State Court Oklahoma Explained:
The government system of the US State of Oklahoma is established and administered through the Oklahoma Constitution. The State government of Oklahoma is a republican democracy that is modeled after the Federal government of the United States.
Oklahoma’s state government possesses three branches: the legislative branch, the judicial branch and the executive branch. Through a distinct system of separation of powers (also known as checks and balances) each of these branches possesses a distinct amount of authority to act on its own. Some authority, through this system, is used to regulate other branches, and in turn, some of the authority is distributed to each specific branch.
The state government of Oklahoma is based in the capital city of Oklahoma City and the head of the executive branch is the Governor of Oklahoma. The legislative branch of the state is referred to as the Legislature, which consists of the Oklahoma Senate and the Oklahoma House of Representatives. The Oklahoma Supreme Court and the State’s Court of Criminal Appeals are Oklahoma’s highest court systems—both operated in the judicial branch of government.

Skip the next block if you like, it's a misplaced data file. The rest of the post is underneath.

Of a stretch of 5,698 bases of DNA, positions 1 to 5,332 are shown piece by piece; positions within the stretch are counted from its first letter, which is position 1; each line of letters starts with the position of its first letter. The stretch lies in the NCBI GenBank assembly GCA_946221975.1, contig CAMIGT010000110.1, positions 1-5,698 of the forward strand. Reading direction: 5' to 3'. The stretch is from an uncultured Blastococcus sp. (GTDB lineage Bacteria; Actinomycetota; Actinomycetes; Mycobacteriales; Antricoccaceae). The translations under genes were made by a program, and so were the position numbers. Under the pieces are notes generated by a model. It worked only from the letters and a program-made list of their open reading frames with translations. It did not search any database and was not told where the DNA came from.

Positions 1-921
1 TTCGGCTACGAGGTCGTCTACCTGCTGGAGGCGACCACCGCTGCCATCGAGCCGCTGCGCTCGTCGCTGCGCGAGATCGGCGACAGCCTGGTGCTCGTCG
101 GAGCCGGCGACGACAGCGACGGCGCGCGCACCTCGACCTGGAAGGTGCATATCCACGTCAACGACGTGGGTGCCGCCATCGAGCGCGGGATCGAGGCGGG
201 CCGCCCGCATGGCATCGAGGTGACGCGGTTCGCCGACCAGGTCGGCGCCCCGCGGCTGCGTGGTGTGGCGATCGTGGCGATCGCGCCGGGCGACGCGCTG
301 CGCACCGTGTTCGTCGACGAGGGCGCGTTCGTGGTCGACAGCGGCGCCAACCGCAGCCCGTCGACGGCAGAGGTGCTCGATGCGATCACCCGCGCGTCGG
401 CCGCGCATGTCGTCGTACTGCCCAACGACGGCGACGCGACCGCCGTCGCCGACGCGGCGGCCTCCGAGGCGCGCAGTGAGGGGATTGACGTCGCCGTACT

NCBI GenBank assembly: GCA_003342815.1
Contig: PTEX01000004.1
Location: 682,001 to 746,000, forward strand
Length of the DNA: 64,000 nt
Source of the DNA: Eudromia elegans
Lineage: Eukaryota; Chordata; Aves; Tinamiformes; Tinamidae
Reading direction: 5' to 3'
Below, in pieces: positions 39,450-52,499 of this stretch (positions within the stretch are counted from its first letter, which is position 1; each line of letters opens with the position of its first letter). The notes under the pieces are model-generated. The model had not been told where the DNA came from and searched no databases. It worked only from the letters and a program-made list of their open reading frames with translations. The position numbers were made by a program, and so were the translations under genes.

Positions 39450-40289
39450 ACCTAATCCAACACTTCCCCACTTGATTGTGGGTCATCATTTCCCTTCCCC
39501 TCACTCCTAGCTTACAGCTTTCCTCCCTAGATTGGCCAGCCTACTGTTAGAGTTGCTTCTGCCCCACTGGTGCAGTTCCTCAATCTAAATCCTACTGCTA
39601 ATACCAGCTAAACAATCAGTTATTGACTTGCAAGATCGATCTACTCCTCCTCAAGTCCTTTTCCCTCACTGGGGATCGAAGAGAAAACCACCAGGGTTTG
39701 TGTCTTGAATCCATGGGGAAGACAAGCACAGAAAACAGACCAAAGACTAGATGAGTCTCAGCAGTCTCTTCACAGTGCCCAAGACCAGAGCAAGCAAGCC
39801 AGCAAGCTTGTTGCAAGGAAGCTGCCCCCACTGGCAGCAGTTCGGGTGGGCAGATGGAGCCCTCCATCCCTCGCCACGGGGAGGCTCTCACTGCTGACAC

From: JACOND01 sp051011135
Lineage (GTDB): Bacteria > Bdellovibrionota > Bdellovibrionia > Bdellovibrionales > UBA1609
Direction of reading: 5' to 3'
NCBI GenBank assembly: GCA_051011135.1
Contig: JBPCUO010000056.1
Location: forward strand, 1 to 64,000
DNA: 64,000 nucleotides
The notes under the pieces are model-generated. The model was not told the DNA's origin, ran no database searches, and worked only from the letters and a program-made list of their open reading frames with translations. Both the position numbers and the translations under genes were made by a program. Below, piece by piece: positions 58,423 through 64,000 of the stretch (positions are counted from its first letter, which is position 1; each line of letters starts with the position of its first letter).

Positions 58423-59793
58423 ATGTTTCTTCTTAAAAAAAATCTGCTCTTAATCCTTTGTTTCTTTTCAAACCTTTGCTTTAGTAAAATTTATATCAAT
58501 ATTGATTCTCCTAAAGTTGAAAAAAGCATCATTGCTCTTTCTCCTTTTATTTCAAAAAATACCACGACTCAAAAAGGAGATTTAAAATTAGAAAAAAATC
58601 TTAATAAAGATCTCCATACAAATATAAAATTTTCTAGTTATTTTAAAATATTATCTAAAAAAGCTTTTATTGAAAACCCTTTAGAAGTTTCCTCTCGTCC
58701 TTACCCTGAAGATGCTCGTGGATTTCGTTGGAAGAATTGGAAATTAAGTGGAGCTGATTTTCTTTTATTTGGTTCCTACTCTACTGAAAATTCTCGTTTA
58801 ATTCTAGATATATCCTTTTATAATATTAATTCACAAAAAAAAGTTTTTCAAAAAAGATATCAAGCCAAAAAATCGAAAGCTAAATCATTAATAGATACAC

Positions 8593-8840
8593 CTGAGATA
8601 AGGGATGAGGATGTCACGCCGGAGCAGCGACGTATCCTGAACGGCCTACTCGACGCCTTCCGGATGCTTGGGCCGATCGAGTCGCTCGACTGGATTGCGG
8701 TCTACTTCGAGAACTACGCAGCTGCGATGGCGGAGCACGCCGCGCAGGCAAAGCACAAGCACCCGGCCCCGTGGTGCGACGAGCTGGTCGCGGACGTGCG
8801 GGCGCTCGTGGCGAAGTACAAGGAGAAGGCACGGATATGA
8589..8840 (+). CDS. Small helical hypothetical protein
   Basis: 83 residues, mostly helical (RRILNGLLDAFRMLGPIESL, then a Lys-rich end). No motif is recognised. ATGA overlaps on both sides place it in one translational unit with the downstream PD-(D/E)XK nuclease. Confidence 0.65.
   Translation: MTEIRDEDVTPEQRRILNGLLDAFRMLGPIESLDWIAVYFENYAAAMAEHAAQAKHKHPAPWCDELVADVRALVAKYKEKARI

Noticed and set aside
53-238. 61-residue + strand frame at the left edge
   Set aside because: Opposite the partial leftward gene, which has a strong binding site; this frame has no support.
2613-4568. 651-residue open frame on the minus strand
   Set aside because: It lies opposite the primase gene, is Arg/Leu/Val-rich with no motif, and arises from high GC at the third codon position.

The State court of Oklahoma is located within the judicial system of the state. The judicial branch of Oklahoma interprets the Oklahoma law and constitution; it is headed by the Supreme Court.
The judiciary branch consists of two courts of last resort, courts of limited jurisdiction, and courts of general jurisdiction. Additionally, the Oklahoma judiciary contains two independent courts.
All judges and justices who operate in the judicial branch require appointment made by the Governor. Candidates within the branch must first go through a nominating process administered by the Oklahoma Judicial Nominating Commission. This board selects three candidates to submit to the Governor for a single selection to the office.